Earlier this month I participated in International Civil Society Week in Belgrade.  Since 2012, when I last wrote about a CIVICUS sponsored global gathering, we are seeing more agreement on the importance of areas such as accountability, diversity and inclusion and collaboration.  Our discussions, although still probing and searching, are more tactical – how do we effectively move forward to address challenges we agree are complex and urgent?  A few additional themes that were addressed: 1) Motivated by the threats to civic space around the world (including in the Europe and the US) there is a new focus on the importance for organizations that aim to represent citizens to demonstrate their credibility through modeling their values.  2) The  importance of sharing messages of hope to counteract those of fear was also emphasized.

Here is some additional practical learning that was shared that may be helpful to other civil society organizations/NGOs.

Impact Assessment and Accountability

I have written a number of times over the past few years about collaborative explorations to improve our evaluation and accountability to those we aim to serve.  A workshop on Dynamic Accountability (organized by AccountableNow) was nicely nuanced and practical as many of us have now recognized the importance of evaluating our impact in different ways, and can turn our focus to practicing different approaches.  A discussion about what is meant by practicing dynamic accountability included being in motion (not a snapshot in time), striking a balance between what is requested externally (by donors) and what is felt to be most useful internally, and driven by a learning agenda – evaluation for the sake of learning not just gathering data to be reported.  Effective accountability includes understanding who your stakeholders are, having mechanisms for on-going feedback and allocating time and resources to doing this.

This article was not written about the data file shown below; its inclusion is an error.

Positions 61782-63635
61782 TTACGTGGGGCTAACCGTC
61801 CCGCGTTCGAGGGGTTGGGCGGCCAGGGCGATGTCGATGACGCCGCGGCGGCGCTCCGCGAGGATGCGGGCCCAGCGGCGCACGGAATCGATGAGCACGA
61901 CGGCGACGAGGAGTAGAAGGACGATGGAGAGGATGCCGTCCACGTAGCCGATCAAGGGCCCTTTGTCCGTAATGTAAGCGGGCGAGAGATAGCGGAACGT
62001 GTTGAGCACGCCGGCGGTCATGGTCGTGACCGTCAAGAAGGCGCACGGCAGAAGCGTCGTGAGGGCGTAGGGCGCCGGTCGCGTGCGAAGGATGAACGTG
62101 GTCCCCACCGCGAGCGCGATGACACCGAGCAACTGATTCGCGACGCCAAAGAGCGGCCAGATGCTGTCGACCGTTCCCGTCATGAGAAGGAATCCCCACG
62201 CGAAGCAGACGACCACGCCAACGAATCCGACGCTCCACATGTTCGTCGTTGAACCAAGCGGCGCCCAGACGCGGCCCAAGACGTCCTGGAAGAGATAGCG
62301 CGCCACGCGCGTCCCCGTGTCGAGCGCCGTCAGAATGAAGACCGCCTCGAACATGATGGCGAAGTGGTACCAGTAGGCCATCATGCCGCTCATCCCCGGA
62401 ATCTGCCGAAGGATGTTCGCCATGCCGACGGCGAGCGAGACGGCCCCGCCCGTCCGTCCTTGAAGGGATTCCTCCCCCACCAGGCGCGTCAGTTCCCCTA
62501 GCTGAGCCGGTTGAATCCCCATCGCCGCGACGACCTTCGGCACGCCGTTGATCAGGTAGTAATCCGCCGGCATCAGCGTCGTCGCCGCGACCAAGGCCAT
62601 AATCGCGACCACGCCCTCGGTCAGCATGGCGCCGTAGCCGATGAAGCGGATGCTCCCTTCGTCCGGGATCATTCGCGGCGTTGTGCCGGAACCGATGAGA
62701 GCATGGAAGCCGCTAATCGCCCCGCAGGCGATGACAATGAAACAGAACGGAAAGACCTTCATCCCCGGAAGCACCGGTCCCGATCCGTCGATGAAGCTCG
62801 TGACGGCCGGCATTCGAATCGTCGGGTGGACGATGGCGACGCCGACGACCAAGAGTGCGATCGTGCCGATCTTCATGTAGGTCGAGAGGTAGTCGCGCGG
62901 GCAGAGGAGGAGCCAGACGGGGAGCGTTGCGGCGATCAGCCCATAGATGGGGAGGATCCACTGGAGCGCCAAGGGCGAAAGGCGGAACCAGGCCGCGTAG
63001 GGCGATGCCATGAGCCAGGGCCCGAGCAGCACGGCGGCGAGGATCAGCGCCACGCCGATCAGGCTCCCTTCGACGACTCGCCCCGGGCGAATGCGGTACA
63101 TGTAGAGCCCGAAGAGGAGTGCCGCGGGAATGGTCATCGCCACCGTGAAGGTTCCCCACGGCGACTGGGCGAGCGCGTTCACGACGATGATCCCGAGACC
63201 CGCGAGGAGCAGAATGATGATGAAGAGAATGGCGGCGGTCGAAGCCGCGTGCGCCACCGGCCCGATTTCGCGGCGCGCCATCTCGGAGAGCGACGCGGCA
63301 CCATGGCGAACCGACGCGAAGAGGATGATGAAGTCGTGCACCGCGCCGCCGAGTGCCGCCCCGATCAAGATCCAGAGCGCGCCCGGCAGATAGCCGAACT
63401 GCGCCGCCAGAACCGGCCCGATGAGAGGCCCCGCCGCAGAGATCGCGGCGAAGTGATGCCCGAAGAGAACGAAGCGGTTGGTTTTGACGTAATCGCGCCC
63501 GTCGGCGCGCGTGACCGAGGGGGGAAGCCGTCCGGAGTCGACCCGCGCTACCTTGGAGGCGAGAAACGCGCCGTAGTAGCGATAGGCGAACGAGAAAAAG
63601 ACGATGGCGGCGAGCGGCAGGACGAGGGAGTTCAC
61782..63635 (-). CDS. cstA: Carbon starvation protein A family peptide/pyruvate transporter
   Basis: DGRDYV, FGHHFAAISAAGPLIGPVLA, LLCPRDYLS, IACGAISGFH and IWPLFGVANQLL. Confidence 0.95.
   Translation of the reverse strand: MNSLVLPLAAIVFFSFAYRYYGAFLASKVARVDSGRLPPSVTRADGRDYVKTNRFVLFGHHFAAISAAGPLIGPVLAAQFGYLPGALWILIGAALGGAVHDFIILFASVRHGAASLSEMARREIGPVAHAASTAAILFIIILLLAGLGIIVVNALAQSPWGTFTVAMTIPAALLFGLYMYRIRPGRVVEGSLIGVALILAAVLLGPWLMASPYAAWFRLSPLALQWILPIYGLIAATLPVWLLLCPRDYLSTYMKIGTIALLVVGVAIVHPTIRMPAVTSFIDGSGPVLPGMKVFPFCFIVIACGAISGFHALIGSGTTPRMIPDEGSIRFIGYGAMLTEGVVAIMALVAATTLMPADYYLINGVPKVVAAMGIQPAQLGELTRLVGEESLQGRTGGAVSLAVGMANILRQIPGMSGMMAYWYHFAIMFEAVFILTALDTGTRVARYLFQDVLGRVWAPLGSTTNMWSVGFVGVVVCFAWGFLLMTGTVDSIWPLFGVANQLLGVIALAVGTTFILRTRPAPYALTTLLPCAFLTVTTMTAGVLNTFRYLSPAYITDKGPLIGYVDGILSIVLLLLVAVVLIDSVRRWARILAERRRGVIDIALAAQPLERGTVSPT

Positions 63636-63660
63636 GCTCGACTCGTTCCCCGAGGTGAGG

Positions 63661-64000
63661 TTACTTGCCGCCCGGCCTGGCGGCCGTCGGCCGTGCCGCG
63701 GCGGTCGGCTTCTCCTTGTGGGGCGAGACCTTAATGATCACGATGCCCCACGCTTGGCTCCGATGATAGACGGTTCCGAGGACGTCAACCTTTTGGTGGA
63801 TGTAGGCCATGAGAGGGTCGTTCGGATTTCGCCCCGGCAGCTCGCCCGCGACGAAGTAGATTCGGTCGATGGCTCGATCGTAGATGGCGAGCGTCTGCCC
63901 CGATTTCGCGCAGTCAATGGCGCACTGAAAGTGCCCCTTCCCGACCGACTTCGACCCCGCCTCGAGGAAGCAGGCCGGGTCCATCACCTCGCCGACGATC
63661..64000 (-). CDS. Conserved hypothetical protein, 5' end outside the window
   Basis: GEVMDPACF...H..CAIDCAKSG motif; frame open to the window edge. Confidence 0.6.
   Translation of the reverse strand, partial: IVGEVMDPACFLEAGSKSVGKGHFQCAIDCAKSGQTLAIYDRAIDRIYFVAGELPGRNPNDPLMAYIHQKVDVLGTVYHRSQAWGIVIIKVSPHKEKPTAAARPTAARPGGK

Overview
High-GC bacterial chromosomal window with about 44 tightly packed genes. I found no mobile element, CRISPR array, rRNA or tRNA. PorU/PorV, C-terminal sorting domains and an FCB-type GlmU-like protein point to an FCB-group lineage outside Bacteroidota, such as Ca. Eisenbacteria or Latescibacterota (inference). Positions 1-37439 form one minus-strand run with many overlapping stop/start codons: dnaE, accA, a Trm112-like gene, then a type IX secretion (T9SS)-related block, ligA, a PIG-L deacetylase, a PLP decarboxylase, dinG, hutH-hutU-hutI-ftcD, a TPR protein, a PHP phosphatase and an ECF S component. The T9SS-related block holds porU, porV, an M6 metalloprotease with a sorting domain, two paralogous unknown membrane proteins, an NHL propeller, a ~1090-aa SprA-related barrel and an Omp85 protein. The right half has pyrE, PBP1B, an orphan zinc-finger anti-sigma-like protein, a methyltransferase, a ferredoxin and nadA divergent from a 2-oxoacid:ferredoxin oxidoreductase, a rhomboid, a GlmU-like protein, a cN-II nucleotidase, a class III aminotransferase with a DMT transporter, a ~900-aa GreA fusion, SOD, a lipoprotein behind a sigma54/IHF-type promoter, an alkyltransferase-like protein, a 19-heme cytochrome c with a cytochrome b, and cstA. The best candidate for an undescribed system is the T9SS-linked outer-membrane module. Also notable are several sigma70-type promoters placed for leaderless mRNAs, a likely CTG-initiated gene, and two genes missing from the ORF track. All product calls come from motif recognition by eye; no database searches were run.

It was noted that this does not need to be an overly complex process – some smaller organizations with limited resources shared ways to do this within an organization’s capacities if the commitment is there.  One idea was to have shorter time frames, and smaller numbers of topics covered for feedback loops in order to utilize a feedback process more often.  The executive director of the PHE Ethiopia Consortium described a committed, multi-year effort to align staff efforts with collective responsibility for engaging with its membership and stakeholders.

The Global Standard initiative offers 12 areas of commitment for accountability which provides useful guidance for organizations looking to strengthen their efforts..

Exploring more innovative and collaborative approaches

A workshop organized by the new Innovate4Change network looked at the benefits to collaborative and network approaches and structures. There has been a lot of discussion about a paradigm change from centralized, hierarchial, top down processes and organizations to more flexible ones with distributed leadership, and several examples were shared.  These included Enspiral and OuiShare.  A discussion of alignment (with common goals) and autonomy (to creatively address strategies and tactics towards those goals) was particularly interesting (see Slide #66 in this powerpoint presentation).

The story was also shared of the creation of Comunidas, an initiative to strengthen the philanthropic culture in Latin America and the Caribbean. The platform functions as an exchange of products and services to identify untapped resources and support fundraising efforts. Its creation story can be found on Slides 77-87.

Ingredients for ‘success’

Although there is no one recipe for success, the closing plenary tackled some elements from successful movements that organizations, networks and movements to bring about long term change will want to consider: 1) Planning but staying agile; 2) Understanding the current environment; 4) Involving local leadership and mobilization; 5) Youth leadership; 6) Partnerships; 7) Commitment and dedication for the ‘long haul’ to see you through the setbacks; 8) Clear messages and 9) Learning from legacy efforts.  It was also suggested that lowering the risk bars and increasing the ease of participation can help to get people involved.